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Taking the Terror in Pakistan : Musharraf s Counter-Terror Policy Failure After September 11

Chetna Mishra, Vivek Kumar Mishra


  1. Research Scholar,Department of Political Science,Gautam Buddha University Greater Noida, U.P. INDIA
  2. Head of Department, Political Science,Gautam Buddha University Greater Noida, U.P. INDIA


General Pervez Musharraf embarked upon the political stage through a coup amidst the burning issue of extremism and growing terror in and from Pakistan. To compound to his troubles was 9/11 incident which led America realizing the implications of exporting ‘jihad’ in Afghanistan via Pakistan in the 80s. Yet, the geographical proximity of Pakistan to Afghanistan and the very fact that Pakistan has had a prime share in the sense of its involvement in the Afghanistan war theatre in the 80s and ever after led America once again to fall back upon Pakistan as an ally in ‘War on Terror’. The war theatre once again was Afghanistan but the missing link of willingness and the zeal to partner with was what made the situation of immense significance for Musharraf in dealing with the extremist forces in his own country. The paper argues that Musharraf’s U-turn post 9/11 Vis-à-vis Taliban was not complete, rather selective, which in turn was responsible for the less than committed moves on his part to tackle extremist menace in his country. Half-hearted moves led him in a situation bereft of solid support for his moves itself. Whatever move he proceeded with led to a greater reaction from the extremists.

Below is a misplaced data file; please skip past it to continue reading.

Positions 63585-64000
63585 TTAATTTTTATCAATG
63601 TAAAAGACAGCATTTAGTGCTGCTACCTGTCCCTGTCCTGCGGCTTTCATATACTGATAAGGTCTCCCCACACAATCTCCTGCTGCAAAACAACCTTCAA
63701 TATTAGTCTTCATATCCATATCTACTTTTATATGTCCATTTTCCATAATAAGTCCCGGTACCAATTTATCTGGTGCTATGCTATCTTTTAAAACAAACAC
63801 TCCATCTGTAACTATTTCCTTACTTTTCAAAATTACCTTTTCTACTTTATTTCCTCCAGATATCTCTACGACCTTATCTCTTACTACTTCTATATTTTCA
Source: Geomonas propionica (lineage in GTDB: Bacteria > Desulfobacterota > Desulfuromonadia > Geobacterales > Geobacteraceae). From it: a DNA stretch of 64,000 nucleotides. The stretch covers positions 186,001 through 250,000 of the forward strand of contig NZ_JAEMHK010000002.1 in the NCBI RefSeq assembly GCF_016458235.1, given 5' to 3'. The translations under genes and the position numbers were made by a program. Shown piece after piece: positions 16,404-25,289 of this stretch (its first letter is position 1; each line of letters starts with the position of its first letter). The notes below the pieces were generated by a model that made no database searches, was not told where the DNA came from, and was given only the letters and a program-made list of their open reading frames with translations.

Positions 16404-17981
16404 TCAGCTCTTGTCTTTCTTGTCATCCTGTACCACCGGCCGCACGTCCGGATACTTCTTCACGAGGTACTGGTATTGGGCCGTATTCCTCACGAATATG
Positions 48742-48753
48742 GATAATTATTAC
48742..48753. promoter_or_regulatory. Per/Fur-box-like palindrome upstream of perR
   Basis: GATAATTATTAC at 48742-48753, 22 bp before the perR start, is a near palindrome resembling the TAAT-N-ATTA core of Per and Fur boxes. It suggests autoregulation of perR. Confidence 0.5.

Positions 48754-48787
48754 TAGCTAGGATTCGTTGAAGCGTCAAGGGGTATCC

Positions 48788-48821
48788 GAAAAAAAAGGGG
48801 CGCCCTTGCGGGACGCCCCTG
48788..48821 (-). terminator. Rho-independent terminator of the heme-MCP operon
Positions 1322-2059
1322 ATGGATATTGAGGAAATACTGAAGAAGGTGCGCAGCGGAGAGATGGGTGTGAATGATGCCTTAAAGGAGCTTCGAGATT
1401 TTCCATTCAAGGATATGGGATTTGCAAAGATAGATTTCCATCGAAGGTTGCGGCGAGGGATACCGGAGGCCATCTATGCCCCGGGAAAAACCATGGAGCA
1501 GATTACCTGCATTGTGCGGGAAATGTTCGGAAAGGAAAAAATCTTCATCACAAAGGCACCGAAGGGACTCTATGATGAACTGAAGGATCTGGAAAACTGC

Pakistan, Terrorism, General Parvez Musharraf,Counter Terrorism